The World Health Organisation (WHO) has described the maldistribution of medical doctors and other critical health professionals as a crisis that needs urgent and strategic corrective action to address.
It, therefore, called on the government and other relevant stakeholders to fulfill their global commitments towards achieving the Sustainable Development Goals on health, poverty, economic growth, empowerment of women and youth through strategic investments in rural health workforce and protection of rural workers.
Dr Francis Chisaka Kabolo, the Country Representative of WHO to Ghana, made the remarks as a guest speaker at the opening ceremony of the 64th Annual General Conference of the Ghana Medical Association (GMA).
The conference was held in Bolgatanga, the Upper East Region on the theme: “Addressing the doctor distribution dilemma: the case of Ghana and its underserved areas”.
The Country Representative noted that although Ghana had expanded investments in doctors and propelled the country’s Universal Health Coverage from 24 per cent in 2000 to 45 per cent in 2021, 81 per cent of the doctors were concentrated in five regions, Greater Accra, Ashanti, Central, Volta and Northern.
He said, “the Teaching Hospitals which are located in those regions together had over 60 per cent of all doctors in Ghana”.
Dr Kabolo, therefore, underscored the urgent need to reengineer the training and regulation of doctors to include extensive rural exposure of medical students.
Exposing medical students to rural and underserved areas as part of their mandatory clinical practice during training and housemanship would enable them appreciate and accept postings to those areas to work, he said.
That, he said, coupled with deliberate strategies to give admission opportunities to rural students would help train more doctors to address the issues of doctor shortages in the country and refusal to work in rural communities.
It would also enable the government to urgently develop and implement health sector migration strategy to export excess health workers while retaining critical skills in Ghana.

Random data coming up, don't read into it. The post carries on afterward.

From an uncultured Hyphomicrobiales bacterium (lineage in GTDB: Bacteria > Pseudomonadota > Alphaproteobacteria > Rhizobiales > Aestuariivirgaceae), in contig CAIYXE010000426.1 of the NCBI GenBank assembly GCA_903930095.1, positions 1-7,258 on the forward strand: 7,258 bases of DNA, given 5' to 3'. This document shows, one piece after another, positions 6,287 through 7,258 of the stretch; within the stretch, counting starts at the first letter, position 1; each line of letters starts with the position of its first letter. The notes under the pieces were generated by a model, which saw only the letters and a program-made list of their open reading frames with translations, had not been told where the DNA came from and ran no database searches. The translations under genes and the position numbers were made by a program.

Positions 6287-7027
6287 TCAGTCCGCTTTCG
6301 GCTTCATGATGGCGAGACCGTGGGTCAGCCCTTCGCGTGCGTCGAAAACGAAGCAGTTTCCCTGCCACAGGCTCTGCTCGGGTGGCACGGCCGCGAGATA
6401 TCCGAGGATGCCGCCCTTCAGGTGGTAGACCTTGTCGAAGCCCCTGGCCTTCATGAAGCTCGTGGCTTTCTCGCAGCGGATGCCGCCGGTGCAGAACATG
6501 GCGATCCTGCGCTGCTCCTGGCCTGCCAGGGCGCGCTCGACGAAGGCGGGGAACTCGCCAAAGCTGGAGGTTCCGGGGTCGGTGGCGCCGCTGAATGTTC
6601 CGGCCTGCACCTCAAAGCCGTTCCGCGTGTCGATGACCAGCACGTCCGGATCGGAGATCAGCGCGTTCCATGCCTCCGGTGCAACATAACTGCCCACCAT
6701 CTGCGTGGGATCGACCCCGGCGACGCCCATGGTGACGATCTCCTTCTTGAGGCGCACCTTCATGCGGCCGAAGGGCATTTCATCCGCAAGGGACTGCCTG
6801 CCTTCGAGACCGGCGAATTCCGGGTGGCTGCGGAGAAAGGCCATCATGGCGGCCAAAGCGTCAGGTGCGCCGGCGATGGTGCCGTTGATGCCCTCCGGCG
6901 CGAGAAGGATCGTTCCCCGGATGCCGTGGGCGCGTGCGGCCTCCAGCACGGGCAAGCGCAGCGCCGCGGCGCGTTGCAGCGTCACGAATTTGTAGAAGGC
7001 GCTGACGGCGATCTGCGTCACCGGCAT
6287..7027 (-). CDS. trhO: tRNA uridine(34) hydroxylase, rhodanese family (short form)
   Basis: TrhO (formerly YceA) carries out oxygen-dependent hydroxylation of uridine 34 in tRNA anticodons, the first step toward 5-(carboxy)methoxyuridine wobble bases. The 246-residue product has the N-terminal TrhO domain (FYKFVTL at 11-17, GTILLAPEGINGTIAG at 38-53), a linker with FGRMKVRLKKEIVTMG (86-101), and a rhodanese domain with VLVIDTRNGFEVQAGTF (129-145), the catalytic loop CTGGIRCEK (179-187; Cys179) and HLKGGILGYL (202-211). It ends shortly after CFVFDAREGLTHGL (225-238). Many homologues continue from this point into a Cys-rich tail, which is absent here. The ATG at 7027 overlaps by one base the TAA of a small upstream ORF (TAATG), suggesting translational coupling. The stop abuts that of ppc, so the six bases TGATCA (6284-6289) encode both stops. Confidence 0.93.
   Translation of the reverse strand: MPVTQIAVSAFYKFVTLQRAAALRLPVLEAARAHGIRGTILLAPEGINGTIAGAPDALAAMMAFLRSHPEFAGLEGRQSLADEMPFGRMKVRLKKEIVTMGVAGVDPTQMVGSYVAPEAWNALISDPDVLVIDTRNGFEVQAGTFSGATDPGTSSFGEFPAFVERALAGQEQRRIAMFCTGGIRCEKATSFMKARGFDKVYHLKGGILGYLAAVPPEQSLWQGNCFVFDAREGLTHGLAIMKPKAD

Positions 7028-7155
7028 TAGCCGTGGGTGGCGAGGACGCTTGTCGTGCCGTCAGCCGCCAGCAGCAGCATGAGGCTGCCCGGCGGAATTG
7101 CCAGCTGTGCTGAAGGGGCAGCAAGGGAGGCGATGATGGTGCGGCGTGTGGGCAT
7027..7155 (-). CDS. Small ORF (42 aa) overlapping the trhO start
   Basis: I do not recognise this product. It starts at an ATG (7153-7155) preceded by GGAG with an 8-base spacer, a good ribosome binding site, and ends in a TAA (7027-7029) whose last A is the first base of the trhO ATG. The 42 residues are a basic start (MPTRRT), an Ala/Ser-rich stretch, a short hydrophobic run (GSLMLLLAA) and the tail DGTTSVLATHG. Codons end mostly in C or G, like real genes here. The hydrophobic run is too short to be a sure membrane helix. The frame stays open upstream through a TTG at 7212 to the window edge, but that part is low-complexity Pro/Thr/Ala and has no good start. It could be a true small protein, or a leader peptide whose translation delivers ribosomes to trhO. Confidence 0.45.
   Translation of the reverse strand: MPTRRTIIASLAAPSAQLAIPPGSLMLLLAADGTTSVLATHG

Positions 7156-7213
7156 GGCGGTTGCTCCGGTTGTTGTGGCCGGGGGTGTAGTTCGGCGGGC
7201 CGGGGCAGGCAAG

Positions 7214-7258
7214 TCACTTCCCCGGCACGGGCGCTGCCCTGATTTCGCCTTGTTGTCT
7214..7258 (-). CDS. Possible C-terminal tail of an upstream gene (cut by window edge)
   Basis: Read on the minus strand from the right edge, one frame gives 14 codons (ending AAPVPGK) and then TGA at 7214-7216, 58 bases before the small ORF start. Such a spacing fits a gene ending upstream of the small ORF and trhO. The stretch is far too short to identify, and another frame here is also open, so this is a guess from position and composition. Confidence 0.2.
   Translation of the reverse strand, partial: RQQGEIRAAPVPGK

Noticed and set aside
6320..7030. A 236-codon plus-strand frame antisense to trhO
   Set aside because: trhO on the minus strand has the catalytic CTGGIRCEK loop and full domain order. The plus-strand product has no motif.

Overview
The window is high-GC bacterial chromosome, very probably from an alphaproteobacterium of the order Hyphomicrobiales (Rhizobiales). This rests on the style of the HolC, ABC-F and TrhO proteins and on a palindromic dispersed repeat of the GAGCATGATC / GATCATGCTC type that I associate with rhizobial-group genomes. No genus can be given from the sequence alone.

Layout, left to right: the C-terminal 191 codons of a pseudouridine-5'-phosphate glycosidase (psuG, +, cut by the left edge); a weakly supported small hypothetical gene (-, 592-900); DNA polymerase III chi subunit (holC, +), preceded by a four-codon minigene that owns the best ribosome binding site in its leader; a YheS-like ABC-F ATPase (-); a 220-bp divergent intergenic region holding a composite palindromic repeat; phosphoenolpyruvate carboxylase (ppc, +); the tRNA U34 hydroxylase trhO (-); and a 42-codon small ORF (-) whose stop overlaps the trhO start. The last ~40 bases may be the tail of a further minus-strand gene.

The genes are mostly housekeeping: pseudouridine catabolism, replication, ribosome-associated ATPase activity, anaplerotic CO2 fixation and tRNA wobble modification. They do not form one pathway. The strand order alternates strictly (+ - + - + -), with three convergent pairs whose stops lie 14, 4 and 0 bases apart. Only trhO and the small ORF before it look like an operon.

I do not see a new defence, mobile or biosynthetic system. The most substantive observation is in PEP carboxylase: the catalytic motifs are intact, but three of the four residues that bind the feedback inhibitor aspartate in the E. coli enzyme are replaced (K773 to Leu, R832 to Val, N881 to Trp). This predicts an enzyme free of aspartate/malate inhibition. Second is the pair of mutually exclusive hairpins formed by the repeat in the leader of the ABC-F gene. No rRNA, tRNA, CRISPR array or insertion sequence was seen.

“Provide deliberate opportunities for the admission of medical students from rural and deprived areas and provide financial support for their training. Those students should then sign service bonds to serve the rural areas for a number of years in return. This has worked in Rwanda to some extent, and we can learn from their experience,” he added.
He said health workers, including doctors, mobility across high income countries was worsening and urged the government to develop specific incentives for people working in rural areas.
“Provide differential incentives for those working in rural and underserved areas. This would require a whole-of-society approach and engagement with relevant stakeholders to develop a contextual relevant bundle of monetary and non-pecuniary incentives by finalising and implementing the deprived area incentive scheme,” he said.
Dr Frank Serebour, the President, GMA, noted that Northern Ghana was highly discriminated against in the distribution of medical doctors and said it was an indictment on the management of the healthcare system in the country.
He, therefore, called for open and honest discussion to sustainably address the issue.
Mr Mahama Sei Seini, the Deputy Minister of Health, said the Ministry of Health had advanced plans to implement rural incentive scheme to address health workers refusal of postings to rural areas and called on the GMA to play a critical role for the success of the scheme.